Based on periodic groundwater monitoring data, the EPA will determine whether to continue enhanced DNAPL collection or implement Phase II, which includes:

  • Removing and treating contaminated groundwater on site;
  • Adding nutrients and hydrogen peroxide to the treated water;
  • Injecting the treated and enhanced groundwater into the contaminated portion of the aquifer to stimulate biological treatment;
  • De-watering waste sludge from the treatment process and disposing the sludge to an off-site RCRA landfill; and
  • Monitoring groundwater and surface water periodically to evaluate the performance of the treatment system.


The Sitewide Record of Decision (ROD) was signed in September 2017.  This ROD includes remedies to encapsulate the main source area of creosote with a barrier wall and remove other areas of creosote with thermal extraction.  It also includes excavation of all dioxin impacted soil within the exposure units and have it capped onsite.   

Some offsite parcels have already been cleaned up and approximately 200,000 gallons of creosote have been removed to date.  A Remedial Design (RD) is scheduled to be finished by December 2019.  The remedial action (RA) is scheduled to be completed in 2022.  The first scheduled action is to clean up residential properties.

Site investigations and cleanup activities have focused on three areas, which EPA refers to as operable units, or OUs. These areas include OU-1: surface and below-ground soil and sediment; OU-2: groundwater; and OU-3: off-site dioxin-impacted soil.

  • EPA performed several Five-Year Reviews at the Site in 1995, 2000, 2004, 2011 and 2016.
  • The OU-1 cleanup is not yet complete. EPA has undertaken interim cleanup activities at the site. In 2003, EPA moved contaminated soils from surrounding residential areas onto the site and covered the soil with a temporary cap. However, EPA has not installed a final, permanent sitewide cap.
  • For OU-2, Phase I of the two-phase DNAPL removal system has been installed. The Mobile District of the U.S. Army Corps of Engineers currently operates the DNAPL system. EPA also installed groundwater monitoring wells at 10 locations in 2007 to begin monitoring and preparation for Phase II cleanup activities. Deeper extraction wells installed in 2009 increased the rate of DNAPL recovery to about double the previous rate. The system has recovered over 185,000 gallons of creosote to date.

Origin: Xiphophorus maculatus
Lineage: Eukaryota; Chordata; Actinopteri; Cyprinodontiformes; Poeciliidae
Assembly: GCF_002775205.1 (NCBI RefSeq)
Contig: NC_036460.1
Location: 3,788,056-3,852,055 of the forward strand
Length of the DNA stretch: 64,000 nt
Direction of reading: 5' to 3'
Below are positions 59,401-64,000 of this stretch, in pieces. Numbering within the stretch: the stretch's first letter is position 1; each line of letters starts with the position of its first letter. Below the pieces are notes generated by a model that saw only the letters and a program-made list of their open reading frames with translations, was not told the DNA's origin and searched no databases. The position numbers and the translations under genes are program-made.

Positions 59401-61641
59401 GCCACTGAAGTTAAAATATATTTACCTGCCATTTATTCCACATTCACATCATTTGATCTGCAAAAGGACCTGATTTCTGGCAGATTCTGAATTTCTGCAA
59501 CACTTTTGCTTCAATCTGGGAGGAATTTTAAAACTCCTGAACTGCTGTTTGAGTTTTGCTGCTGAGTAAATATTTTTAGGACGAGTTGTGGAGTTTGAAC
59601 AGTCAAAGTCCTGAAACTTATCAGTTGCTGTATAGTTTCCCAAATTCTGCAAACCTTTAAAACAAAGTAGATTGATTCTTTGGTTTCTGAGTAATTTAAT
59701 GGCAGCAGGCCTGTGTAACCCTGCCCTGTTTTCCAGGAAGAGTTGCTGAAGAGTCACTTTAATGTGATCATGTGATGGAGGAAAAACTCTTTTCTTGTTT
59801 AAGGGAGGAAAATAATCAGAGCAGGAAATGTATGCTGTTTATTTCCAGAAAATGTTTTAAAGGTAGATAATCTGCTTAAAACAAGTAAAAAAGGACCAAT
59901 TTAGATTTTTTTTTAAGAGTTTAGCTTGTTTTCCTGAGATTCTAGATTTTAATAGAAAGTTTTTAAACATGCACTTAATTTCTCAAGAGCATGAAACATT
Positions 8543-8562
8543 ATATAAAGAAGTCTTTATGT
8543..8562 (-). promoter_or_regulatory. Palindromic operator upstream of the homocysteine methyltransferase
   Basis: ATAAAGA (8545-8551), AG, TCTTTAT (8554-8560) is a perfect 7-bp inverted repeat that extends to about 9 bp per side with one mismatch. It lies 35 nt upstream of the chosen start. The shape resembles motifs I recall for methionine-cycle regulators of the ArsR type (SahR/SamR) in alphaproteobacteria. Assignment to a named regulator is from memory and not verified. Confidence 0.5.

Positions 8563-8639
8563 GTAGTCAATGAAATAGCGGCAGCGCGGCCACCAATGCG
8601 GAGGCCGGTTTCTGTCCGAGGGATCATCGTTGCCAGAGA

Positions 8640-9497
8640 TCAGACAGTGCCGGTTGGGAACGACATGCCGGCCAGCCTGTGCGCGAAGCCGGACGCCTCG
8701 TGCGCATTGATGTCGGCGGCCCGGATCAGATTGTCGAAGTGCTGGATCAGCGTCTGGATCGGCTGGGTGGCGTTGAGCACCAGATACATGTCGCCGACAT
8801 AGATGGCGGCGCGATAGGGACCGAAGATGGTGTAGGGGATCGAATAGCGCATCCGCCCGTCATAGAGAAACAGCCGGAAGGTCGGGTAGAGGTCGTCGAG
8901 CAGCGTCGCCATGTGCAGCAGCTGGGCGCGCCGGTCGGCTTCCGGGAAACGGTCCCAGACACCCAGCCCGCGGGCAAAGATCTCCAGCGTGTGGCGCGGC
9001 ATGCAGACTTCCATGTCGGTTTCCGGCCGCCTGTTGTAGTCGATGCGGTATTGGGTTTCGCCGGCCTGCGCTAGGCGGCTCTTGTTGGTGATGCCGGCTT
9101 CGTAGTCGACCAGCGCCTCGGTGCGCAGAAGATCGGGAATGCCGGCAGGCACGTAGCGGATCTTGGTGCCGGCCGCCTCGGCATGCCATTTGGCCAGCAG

• EPA created OU-3 in 2006, based on new risk-based FDEP regulations for dioxin. OU-3 includes all off-site dioxin contamination. The Agency issued a focused Feasibility Study (FS) in July 2010. EPA is incorporating FDEP’s input on the study into the final Focused FS Report. EPA is using the information to complete the sitewide Proposed Plan and ROD for all three OUs. A sitewide ROD was signed in September 2017. This ROD included remedies for all three OUs. The remedy would include a barrier wall around the dense non-aqueous phase liquid (DNAPL) source area, offsite DNAPL treatment, removal of off-facility residential soil and stabilization of the on-facility soil.
  • An institutional control, preventing the drilling of any wells on or near the site, is in place and fencing around the facility prevents access to contaminated soil.


At this site, activity and use limitations that EPA calls institutional controls are in place. Institutional controls play an important role in site remedies because they reduce exposure to contamination by limiting land or resource use. They also guide human behavior. For instance, zoning restrictions prevent land uses – such as residential uses – that are not consistent with the level of cleanup.

EPA holds regular public meetings to keep the public informed of the status of cleanup. Once the cleanup has been completed, the site has institutional controls in place to prevent the disturbance of the capped soil. The City of Pensacola is looking into turning the site into a park after the cleanup is complete.